Fault Lines and Controversies in the Study of Seventeenth-century English Literature
Written by various experts in the field, this volume of thirteen original essays explores some of the most significant theoretical and practical fault lines and controversies in seventeenth-century English literature. The turn into the twenty-first century is an appropriate time to take stock of the state of the field, and, as part of that stocktaking, the need arises to assess both where literary study of the early modern period has been and where it might desirably go. Hence, many of the essays in this collection look both backward and forward. They chart the changes in the field over the past half century, while also looking forward to more change in the future.
What people are saying - Write a review
We haven't found any reviews in the usual places.
P G Stanwood
Sometimes the End Just Doesnt Justify the Means
Skin Color and the Physics of Color in the Works
Chastity Prophecy and Gender in
Notes on Contributors
Other editions - View all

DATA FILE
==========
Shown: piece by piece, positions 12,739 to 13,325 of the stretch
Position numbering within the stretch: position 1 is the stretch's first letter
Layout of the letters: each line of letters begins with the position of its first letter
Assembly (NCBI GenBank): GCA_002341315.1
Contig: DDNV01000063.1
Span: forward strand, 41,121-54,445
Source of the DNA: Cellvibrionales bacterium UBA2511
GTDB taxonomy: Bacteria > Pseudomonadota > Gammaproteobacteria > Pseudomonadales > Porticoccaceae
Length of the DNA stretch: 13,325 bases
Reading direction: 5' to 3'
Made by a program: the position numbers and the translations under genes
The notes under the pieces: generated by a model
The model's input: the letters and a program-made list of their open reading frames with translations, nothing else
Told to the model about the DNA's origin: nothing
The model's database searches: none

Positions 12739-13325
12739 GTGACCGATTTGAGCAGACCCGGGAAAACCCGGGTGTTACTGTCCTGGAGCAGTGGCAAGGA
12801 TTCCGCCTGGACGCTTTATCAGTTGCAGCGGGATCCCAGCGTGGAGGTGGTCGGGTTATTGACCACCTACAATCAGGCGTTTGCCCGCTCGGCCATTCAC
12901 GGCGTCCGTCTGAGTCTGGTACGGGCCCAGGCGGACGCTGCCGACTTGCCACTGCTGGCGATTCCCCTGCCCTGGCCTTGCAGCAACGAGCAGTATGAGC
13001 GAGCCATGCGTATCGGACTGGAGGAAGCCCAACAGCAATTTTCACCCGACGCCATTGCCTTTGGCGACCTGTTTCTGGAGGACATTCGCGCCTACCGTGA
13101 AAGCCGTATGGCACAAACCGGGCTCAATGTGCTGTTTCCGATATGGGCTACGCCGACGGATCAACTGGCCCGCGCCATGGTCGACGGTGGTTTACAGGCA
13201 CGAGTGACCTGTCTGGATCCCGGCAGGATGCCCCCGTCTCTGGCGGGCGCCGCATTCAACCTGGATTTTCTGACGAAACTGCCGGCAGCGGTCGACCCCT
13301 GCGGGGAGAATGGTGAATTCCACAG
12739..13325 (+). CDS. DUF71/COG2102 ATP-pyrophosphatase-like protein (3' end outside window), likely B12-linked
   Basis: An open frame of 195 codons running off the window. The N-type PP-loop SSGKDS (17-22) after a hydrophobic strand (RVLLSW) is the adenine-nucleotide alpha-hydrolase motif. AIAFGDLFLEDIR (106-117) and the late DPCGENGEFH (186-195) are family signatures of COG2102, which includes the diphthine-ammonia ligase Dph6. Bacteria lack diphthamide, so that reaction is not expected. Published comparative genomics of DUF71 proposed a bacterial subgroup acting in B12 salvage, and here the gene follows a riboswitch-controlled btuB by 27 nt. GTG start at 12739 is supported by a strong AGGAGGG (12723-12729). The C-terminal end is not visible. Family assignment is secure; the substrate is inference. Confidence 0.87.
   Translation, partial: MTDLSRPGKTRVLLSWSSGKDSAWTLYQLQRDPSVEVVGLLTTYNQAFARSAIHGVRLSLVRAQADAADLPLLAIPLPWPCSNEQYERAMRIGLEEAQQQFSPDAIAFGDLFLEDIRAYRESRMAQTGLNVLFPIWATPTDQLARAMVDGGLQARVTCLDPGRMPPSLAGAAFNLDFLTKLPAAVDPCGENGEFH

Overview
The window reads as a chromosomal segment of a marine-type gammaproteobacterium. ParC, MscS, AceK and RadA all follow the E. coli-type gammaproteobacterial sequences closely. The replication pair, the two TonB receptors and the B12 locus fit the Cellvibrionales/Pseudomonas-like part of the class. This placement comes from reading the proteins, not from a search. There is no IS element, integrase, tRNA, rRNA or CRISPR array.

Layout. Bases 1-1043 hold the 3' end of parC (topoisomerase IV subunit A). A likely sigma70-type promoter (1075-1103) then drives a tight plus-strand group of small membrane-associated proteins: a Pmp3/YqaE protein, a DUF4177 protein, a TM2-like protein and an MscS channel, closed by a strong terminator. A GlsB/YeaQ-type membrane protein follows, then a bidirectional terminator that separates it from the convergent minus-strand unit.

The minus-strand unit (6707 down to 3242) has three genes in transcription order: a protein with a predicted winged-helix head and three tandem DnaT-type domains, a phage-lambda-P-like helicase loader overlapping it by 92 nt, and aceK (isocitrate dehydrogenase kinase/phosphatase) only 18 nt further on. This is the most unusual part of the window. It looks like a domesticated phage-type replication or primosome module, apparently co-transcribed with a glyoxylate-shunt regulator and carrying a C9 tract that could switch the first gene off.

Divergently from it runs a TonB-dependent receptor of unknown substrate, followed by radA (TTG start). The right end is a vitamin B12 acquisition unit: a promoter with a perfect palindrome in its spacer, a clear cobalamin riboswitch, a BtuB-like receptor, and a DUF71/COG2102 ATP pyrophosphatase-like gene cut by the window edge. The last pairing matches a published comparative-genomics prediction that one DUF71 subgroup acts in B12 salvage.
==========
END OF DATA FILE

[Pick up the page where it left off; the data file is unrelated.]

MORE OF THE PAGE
affect Anne appeared argues authority Bacon’s becomes believers body Boyle called Cambridge century chastity Christian claim color concern conjecture context course created critics cultural devotional discourse divine doctrine Donne’s drama early modern edition England English essays example experience fact faith fault line female ﬁrst gardens gender heroic human important interest interpretation issue John Donne kind knowledge Lady language less literary literature living London Lost Marvell means Milton mind moral Mower nature never notes Oxford Paradise particular performance physical play pluralism poem poet poetry political position practice present question readers reason recent references relation religion religious Renaissance Restoration rhetorical Robert Samson Agonistes scientiﬁc seems sense sermon seventeenth-century sexual social Society Socinians spirit suggests theology theory things thought tion tradition true truth understanding University Press women writers York